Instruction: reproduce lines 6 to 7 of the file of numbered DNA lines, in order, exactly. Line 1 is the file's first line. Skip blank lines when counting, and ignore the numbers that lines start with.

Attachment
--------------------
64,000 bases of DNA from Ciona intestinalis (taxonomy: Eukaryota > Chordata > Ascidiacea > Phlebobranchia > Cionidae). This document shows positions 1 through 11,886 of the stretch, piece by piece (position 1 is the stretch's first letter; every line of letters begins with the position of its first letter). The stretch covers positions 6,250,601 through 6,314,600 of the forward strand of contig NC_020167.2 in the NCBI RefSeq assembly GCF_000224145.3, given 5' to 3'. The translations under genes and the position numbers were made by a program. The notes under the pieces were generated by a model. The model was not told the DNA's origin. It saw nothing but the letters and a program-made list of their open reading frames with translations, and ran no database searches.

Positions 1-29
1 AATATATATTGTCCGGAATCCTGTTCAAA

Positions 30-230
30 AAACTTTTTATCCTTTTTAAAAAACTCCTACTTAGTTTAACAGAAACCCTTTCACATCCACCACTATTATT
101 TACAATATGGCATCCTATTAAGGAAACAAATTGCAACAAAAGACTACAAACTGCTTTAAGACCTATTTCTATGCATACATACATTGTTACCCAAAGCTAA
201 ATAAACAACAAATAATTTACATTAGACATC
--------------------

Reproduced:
101 TACAATATGGCATCCTATTAAGGAAACAAATTGCAACAAAAGACTACAAACTGCTTTAAGACCTATTTCTATGCATACATACATTGTTACCCAAAGCTAA
201 ATAAACAACAAATAATTTACATTAGACATC